Share on facebook
Share on twitter
Share on linkedin
Share on pinterest
Share on email
Share on print

The world was changing quickly BEFORE COVID-19 and now as a result of the pandemic, organizations are changing faster in the last few months than they in the past few decades. We are having to rethink the technologies we use to work, how we design workspaces, where employees work, how we lead, and even what “work” means in general.

The infographic below highlights some of the major changes we are seeing and will continue to experience over the coming months and years (feel free to share or repost the image with attribution).

Employee engagement to employee experience

For many years we have collectively focused on employee engagement with minimal results, something I talked about in my HBR article a few years ago. That’s because engagement is the cause and experience is the effect. Employee experience is the combination of three environments, culture, technology, and physical space. The future of work is creating an organizations where employees actually WANT (not NEED) to show up.

Hard skills to soft skills

Writing, reading, math, and technological fluency have traditionally been priorities for organizations around the world while the typical “soft skills” such as emotional intelligence were not. Today, we are seeing that it is perhaps these soft skills that matter most…especially during times of stress, crisis, and tragedy. Soft skills = the new hard skills.

Set hours & location to flexibility

Especially with COVID-19 we are seeing employees work whenever and wherever they can in order to get their jobs done. Work is not something you go to, it’s something you take with you wherever you are.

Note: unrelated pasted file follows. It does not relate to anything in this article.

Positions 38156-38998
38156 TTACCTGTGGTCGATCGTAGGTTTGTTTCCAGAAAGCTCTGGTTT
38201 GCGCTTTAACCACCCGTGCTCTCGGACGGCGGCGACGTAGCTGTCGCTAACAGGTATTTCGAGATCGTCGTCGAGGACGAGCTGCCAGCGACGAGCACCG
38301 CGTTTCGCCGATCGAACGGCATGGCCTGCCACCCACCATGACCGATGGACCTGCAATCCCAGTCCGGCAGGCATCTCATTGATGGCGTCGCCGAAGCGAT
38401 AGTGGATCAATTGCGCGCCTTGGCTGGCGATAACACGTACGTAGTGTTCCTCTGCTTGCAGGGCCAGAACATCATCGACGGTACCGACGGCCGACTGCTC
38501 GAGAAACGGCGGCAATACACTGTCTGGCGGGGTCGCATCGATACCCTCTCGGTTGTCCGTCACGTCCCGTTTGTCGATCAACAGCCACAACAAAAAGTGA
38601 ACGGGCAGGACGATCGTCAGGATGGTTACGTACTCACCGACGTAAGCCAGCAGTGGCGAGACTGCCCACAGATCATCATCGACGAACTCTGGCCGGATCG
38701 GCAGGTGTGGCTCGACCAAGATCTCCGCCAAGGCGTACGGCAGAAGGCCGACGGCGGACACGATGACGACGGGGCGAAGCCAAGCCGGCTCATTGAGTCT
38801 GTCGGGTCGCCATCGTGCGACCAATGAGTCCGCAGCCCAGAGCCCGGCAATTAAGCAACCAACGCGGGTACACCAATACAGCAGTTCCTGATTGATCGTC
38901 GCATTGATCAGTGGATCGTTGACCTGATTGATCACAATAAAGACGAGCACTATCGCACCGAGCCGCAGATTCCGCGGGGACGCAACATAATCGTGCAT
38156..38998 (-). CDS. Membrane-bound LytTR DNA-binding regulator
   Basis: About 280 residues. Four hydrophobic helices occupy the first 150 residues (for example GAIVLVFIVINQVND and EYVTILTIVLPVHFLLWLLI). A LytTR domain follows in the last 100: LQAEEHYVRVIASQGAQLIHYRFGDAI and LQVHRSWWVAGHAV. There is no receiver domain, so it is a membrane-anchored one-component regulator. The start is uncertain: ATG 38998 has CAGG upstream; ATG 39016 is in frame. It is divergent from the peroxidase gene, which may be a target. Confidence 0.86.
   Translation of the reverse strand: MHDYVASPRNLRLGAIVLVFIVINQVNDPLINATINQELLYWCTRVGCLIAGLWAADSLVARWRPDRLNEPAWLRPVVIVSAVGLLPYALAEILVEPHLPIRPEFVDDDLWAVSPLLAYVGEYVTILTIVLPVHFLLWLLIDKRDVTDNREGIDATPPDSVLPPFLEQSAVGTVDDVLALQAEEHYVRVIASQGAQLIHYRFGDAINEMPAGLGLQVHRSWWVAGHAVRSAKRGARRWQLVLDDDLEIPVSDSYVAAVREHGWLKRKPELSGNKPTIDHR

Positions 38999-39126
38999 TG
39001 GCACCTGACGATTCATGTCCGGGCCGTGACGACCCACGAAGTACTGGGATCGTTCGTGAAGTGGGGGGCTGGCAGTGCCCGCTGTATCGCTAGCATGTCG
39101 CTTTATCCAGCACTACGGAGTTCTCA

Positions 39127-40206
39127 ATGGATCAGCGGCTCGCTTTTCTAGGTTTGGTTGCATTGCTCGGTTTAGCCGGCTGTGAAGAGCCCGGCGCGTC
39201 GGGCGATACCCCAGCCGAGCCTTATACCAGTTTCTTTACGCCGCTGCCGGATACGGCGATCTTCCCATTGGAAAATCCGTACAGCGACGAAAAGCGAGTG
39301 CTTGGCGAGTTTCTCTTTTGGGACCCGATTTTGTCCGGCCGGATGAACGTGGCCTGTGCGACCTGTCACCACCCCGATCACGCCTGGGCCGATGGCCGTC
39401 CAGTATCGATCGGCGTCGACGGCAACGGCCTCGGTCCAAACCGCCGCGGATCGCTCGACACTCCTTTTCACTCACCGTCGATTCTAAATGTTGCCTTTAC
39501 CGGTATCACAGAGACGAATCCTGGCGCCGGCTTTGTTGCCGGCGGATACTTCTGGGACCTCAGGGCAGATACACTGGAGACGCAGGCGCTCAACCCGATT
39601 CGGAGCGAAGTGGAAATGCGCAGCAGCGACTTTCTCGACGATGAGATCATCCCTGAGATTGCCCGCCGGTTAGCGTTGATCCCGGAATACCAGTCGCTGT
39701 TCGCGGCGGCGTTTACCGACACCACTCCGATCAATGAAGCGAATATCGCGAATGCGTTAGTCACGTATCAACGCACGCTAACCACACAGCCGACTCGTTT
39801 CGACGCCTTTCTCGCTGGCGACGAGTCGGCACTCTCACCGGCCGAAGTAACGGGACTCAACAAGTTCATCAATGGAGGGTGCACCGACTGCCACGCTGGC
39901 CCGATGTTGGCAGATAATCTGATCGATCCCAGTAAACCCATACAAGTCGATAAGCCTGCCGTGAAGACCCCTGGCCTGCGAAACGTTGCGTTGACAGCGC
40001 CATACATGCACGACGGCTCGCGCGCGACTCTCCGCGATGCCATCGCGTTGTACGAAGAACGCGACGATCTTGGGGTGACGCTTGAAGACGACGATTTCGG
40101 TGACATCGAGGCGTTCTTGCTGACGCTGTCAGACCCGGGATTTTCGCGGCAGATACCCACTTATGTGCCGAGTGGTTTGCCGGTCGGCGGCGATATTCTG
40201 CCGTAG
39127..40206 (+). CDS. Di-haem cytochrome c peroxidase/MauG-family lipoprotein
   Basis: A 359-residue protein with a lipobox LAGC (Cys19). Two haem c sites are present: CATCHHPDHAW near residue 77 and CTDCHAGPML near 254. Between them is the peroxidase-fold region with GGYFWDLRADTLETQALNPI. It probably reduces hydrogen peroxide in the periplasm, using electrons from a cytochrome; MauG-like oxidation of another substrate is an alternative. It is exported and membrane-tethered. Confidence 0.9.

Managing to coaching and mentoring

Instead of telling others what to do, leaders must believe that their job is to help create other leaders…even if they are more successful than they are! As I talk about in my new book, The Future Leader, leaders must be like lighthouses that guide others to success and safety.

Humans act like robots to humans work with robots and AI

Show at the same time, wear the same thing, do the same work, eat at the same time, leave at the same time… rinse and repeat. Sounds like something designed for robots (except they don’t even need to eat!). We created jobs designed for robots but decades ago we didn’t have robots so we used humans instead. Now, we finally have technology that is able to do the jobs designed for it to begin with! Humans must be augmented by robots and AI to focus more on the creative and strategic aspect of works – not pitted against technology.

Process-centric tasks to strategic focused tasks

This goes hand in hand with the one above. We must move away from focusing on processes and steps to unlocking our true potential and focusing on the things that makes us unique. Creativity, complex problem solving, imagination, thinking big picture. These are all things unique to humans. A process centric tasks is equivalent to putting together pieces of a puzzle but whereas strategic focused tasks are equivalent to solving a mystery.

Hierarchy to flatter structures

Instead of the traditional hierarchical model, organizations must adopt a more flattened approach where anyone can speak with and interact with anyone else. There is no longer any justification for keeping people from interacting and engaging with each other because of their seniority level. New collaborative platforms are making this especially easy today. Break down that pyramid.

Static workforce to dynamic workforce

Over the past few decades it was assumed that you are either an employee or you aren’t. Today (and more so in the future) we are seeing a very dynamic workforce where organizations have full-time, part-time, gig-workers, contractors, and a constantly changing and evolving workforce.

Factory to laboratory